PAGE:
Duhbya's right in theory. Historians can get it wrong. Of course, when they move away from a cherished conservative myth, they're revisionists, while they're only coming to their senses if they ever (never!) learn to love Duhbya.
Darth Cheney provides a perfect example:
Vice President Cheney has also argued that history will vindicate Bush. Speaking at a Washington luncheon last week, Cheney recalled that former president Gerald R. Ford was "attacked from every conceivable angle" for pardoning Richard M. Nixon, but he said that "the consensus now is that Gerald Ford did the right thing."If this is even numerically true, if, it's ripe for revisit and revision. Ford's pardon of Nixon led the permanent Republican apparat to conclude that they could shred the Constitution with impunity. It's a major reason we are where we are today with the lawless Bushists.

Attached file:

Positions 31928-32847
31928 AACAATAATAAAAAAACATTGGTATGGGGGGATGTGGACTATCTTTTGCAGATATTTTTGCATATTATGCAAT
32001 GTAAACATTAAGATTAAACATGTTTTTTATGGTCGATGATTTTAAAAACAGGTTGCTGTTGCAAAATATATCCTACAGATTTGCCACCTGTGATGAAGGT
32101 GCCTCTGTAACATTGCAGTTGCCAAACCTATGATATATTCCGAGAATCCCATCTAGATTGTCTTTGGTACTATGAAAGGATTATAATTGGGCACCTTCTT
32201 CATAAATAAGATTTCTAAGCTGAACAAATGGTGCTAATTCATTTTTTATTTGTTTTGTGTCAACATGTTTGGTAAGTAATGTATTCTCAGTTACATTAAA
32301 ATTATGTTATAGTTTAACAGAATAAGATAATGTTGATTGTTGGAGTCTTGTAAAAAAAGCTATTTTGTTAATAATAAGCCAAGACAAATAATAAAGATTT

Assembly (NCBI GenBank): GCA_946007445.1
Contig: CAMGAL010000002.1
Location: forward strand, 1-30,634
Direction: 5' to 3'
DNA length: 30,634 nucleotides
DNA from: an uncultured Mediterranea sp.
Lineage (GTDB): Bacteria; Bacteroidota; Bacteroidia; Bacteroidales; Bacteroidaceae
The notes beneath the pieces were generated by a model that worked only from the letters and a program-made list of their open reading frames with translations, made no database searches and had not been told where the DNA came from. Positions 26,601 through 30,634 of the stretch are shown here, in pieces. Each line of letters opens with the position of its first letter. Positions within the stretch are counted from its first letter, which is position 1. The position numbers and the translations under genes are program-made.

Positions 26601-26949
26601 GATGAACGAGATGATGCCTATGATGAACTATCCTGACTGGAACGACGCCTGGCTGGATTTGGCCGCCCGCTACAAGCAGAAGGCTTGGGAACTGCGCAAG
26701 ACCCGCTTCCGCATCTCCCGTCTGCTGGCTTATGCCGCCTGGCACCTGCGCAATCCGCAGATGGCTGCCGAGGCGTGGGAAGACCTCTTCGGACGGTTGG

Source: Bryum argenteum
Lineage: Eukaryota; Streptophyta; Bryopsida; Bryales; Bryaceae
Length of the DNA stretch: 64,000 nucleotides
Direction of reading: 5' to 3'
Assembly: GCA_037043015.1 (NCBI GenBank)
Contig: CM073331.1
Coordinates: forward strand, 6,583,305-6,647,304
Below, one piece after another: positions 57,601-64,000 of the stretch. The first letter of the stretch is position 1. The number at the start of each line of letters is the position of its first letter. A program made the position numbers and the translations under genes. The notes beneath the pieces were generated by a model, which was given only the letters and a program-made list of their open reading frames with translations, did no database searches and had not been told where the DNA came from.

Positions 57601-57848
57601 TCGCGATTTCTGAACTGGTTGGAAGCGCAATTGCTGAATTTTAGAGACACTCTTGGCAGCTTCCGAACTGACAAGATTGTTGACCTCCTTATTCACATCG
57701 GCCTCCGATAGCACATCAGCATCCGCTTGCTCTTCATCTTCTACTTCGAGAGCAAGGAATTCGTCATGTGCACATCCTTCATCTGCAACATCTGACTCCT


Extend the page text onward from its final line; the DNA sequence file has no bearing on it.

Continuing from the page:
In the case of Duhbya's legacy, the contradictions and oozing bullshit of this administration are too great to overcome. Some historian someday will say of Duhbya, "Well, he wasn't the anti-Christ," and Bushist partisans will shout, "Vindication!" It'll probably be a Harvey Mansfield protégé.
Duhbya aggrandizes himself as a stalwart holding the line against an existential threat. He thinks that because Japan and Germany have become democratic allies, Iraq will be. (Why not Iran, too?) Even if one accepts the parallel arguendo, the Americans who made the post-war era so successful with respect to old adversaries planned and improvised, two ground-laying tasks that the Bushists have been unable to manage. They also knew when a real existential threat, communism, was better contained and competed with than warred against. Duhbya and his would-be successor John McCain haven't shown that degree of fine judgement.